It is an interesting fact that battles are one off events, contingent and unrepeatable. Unlike wargamers, generals were forced to give battle with what they have at the time, not some perfect balanced force. They have to put up with uncooperative allies, insubordinate subordinates, enemies who are trying very hard to kill them and their troops, and a probably lack of support from their governments who, in most ages, worry about the cost of the whole thing and cannot see why the war is not won already.
Even at a campaign level, generals tend to spend more time worrying about food and fodder than about strategy and tactics. A starving army is one which is already beaten before battle is joined. In some ages, and places in the world the most successful generals are those who win without joining battle. Indeed, it can be argued that the quest for the decisive military encounter is one of the oddities of western culture.
It can also be argued that decisive battles are not that decisive. Professional historians, even today, rather ignore the battle. They prefer, in many ages, at least, to ferret about in archives looking at pay documents and muster lists, without ever really considering what the point of all this bureaucracy is. That is not to say archival work is unimportant, far from it. We do know a great deal more than we did about the armies of the past from this work. But the work has generally been presented as giving insight into the society of the time, rather than the men who actually fought the battles.
We could, then, argue, that modern military history (with a few exceptions) is rather lopsided, and has a single angle view of warfare, mostly relating to the raising and financing of the armies, and their impacts on society and the state.
As Austin Woolrych wrote a few years ago, he thought that the important thing about wars was who won and how. In his view, explaining the English Civil war in terms of the rise of the gentry, or the fall of the gentry, or the rise of the merchant class, or the fall of the noble class, or whatever the current popular theory of the day was, it was actually more important, and more interesting, to examine the reasons why the New Model Army won.
Unfortunately, professional historians do not seem to have heeded that comment.
On the other hand, wargamers are, if anything worse. They peruse texts, usually in translated form – guilty!) , picking out occasional bits and pieces of comments about military hardware or tactics, and present them as ‘the truth’ of ‘how it happened’. I’ve mentioned before the problems over bow range which Tacitus refers to, and it is not the only such comment which has dominated our wargame rules.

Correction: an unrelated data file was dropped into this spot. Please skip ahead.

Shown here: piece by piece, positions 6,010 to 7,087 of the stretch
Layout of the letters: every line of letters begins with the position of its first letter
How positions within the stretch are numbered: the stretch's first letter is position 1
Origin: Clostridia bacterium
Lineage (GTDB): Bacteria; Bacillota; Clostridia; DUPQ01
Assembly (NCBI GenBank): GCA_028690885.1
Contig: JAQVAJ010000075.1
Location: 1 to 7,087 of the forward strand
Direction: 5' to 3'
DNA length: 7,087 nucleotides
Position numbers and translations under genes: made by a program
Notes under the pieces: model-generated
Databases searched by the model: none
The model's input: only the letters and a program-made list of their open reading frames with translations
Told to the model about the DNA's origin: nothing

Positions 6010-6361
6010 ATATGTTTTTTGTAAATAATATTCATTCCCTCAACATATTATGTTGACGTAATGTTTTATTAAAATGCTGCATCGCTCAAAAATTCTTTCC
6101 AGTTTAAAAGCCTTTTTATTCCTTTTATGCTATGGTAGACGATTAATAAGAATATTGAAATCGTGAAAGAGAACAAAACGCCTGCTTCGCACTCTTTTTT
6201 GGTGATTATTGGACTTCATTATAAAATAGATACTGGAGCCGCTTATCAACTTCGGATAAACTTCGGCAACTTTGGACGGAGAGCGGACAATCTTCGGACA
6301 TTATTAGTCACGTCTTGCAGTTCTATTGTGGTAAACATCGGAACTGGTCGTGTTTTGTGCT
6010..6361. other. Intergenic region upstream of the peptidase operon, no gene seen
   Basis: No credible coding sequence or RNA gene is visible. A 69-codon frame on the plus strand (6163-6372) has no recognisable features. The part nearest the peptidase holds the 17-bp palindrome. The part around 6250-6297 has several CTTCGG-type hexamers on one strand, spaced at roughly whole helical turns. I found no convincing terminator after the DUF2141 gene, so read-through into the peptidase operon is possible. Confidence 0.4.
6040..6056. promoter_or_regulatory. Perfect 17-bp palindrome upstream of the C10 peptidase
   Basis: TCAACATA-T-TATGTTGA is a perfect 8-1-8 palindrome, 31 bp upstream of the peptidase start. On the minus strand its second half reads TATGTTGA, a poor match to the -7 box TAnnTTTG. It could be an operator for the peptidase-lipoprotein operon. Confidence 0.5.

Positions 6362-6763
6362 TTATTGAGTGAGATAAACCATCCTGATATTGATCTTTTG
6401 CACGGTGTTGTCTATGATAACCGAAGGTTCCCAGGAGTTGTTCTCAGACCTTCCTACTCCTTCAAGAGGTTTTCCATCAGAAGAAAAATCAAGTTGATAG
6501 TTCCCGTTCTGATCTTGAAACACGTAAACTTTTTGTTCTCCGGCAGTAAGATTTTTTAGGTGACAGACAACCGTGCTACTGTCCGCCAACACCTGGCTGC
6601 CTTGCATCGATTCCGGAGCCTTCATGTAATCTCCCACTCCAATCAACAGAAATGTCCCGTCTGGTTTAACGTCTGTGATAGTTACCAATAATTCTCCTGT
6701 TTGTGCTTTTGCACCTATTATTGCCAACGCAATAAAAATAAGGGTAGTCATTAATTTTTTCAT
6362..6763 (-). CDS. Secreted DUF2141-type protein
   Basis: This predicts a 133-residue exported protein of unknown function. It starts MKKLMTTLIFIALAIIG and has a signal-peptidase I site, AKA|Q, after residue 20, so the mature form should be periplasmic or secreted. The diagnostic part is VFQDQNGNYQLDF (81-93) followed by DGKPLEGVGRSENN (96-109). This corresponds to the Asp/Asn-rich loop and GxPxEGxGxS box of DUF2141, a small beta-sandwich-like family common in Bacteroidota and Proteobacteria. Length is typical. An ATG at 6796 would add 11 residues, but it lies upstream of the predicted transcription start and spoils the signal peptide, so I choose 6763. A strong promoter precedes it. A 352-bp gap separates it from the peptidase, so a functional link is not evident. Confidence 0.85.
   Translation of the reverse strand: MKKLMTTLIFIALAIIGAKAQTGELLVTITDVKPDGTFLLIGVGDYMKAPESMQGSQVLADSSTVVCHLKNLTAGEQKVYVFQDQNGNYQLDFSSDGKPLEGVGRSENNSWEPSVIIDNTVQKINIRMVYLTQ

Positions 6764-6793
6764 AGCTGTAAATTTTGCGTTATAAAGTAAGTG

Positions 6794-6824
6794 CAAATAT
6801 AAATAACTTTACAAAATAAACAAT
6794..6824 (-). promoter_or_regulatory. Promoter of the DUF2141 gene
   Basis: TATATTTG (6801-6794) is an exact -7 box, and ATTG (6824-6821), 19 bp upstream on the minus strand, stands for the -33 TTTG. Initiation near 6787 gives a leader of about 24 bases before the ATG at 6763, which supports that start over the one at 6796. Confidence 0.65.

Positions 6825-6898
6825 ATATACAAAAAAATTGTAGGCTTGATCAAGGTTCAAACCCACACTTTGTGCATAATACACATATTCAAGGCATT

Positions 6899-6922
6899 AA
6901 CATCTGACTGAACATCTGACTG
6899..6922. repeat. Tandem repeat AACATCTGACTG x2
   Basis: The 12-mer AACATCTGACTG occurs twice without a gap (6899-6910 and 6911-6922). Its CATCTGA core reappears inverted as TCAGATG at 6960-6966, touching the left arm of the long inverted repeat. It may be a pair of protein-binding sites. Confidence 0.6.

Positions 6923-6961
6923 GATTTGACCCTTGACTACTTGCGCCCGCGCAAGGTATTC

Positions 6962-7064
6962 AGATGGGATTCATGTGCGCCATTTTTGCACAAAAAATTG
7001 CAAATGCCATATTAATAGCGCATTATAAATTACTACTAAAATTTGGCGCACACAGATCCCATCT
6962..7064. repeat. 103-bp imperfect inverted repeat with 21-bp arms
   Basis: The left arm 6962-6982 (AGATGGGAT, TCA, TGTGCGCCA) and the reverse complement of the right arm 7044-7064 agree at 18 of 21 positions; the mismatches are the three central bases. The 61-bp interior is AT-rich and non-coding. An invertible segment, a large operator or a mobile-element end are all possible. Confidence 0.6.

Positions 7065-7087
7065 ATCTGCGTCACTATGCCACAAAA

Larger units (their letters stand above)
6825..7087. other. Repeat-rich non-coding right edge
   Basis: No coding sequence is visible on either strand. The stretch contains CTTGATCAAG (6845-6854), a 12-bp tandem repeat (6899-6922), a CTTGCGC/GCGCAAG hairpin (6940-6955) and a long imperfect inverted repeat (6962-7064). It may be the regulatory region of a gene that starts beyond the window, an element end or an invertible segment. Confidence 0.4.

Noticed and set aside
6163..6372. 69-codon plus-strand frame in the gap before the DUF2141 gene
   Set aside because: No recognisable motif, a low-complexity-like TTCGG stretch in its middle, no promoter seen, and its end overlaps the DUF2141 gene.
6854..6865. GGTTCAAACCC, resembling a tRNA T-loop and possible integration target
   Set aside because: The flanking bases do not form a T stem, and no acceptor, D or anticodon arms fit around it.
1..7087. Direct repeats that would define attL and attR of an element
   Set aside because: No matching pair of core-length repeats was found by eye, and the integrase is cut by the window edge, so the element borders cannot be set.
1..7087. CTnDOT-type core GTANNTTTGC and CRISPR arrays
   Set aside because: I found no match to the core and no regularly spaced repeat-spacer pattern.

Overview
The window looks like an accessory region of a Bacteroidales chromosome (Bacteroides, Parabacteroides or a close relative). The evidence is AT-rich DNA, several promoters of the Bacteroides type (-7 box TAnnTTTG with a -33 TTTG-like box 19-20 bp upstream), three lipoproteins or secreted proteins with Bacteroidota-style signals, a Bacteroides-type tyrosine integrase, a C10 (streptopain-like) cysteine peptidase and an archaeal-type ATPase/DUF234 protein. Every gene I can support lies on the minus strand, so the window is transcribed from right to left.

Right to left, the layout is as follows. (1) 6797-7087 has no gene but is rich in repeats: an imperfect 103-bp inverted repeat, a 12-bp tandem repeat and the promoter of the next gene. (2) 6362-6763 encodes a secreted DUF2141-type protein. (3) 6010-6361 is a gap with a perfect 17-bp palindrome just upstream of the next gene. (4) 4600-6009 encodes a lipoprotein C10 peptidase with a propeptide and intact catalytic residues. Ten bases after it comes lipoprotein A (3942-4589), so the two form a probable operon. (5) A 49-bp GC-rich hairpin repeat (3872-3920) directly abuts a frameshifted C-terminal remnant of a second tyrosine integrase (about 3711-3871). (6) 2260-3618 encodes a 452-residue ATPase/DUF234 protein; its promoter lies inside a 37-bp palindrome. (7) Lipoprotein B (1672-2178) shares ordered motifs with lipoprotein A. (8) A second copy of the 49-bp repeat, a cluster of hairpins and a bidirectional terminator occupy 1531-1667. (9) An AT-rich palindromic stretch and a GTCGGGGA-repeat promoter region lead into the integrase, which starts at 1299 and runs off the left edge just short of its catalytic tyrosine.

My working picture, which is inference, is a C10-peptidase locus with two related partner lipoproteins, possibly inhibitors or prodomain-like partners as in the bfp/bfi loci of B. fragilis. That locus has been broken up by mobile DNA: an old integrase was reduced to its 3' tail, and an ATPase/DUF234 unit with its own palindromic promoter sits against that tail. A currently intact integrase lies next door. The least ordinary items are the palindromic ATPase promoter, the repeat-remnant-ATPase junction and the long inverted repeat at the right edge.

The interminable threads which crop up occasionally on email fora such as Ancmed, about (to quote a recent example) whether Caesar’s legionaries used their swords or not, is a case in point. I confess, after the first dozen or so posts on the topic I rather lost the will to live, but essentially quote is being traded against quote, Livy against Caesar and so on, in an essentially unsolvable argument about whether pila or swords were decisive in battle.
The problem is that the evidence is simply insufficient to answer the question. We do not know, we cannot know in the absence of significant archaeological evidence from battle site how those participants who died met their ends. If someone were to dig up the site of Boudicca’s last battle, and most of the British bodies found had pilum wounds, then we might be able to say something a bit more useful than quoting chunks of Latin at each other.
But even if this were to happen, it would only show one thing, and that is that at that particular battle, the pilum was decisive, probably. It is not, in fact, a generalizable truth that, therefore, in all battles the pilum was king.
In this circumstance, we have to say the Hume’s inductive scepticism is correct. The observed case does not give the answer to all cases. Even if we had the evidence for Boudicca’s last stand, we would not have evidence for anything except that battle. Without finding and digging up the evidence for every chronicled battle and analysing it in such a way, we cannot say anything in general about the interaction between legionary and Celtic warrior.
The problem is, of course, as a wargame writer, we do have to say something coherent and complete. It is not enough to say ‘sorry, don’t know, so no legion vs. Briton bashes, please because we don’t have the evidence’. A rule set like that would sell even worse than the ones I write.
The problem is thus that we are stuck, and have to synthesise some model for battle without sufficient evidence. In computational language, the problem is under constrained, underspecified and thus, unsolvable. So we have to guess.
The issue with such guesswork is that it can quickly fail under any sort of scrutiny. A different interpretation of a literary source, or even just a different translation, can mean that an otherwise solid appearing rule set is regarded as a failure.
The only way to tackle this, so far as I can see, is by an internal coherence to the rules. This is what I’ve tried to do with PM: SPQR. It is not for me to say if I was successful or not, but the idea is to present something where the interpretation is clear and the assumptions made are exposed. Then, if someone disagrees with my interpretation, they can at least find the source of it and see for themselves.
On the other hand, it does seem to make the writing of rule sets rewarding, in that people can use what you think and even, if they wish, modify it to conform to their view of history. And I suppose that is why I’m starting writing the Greeks set.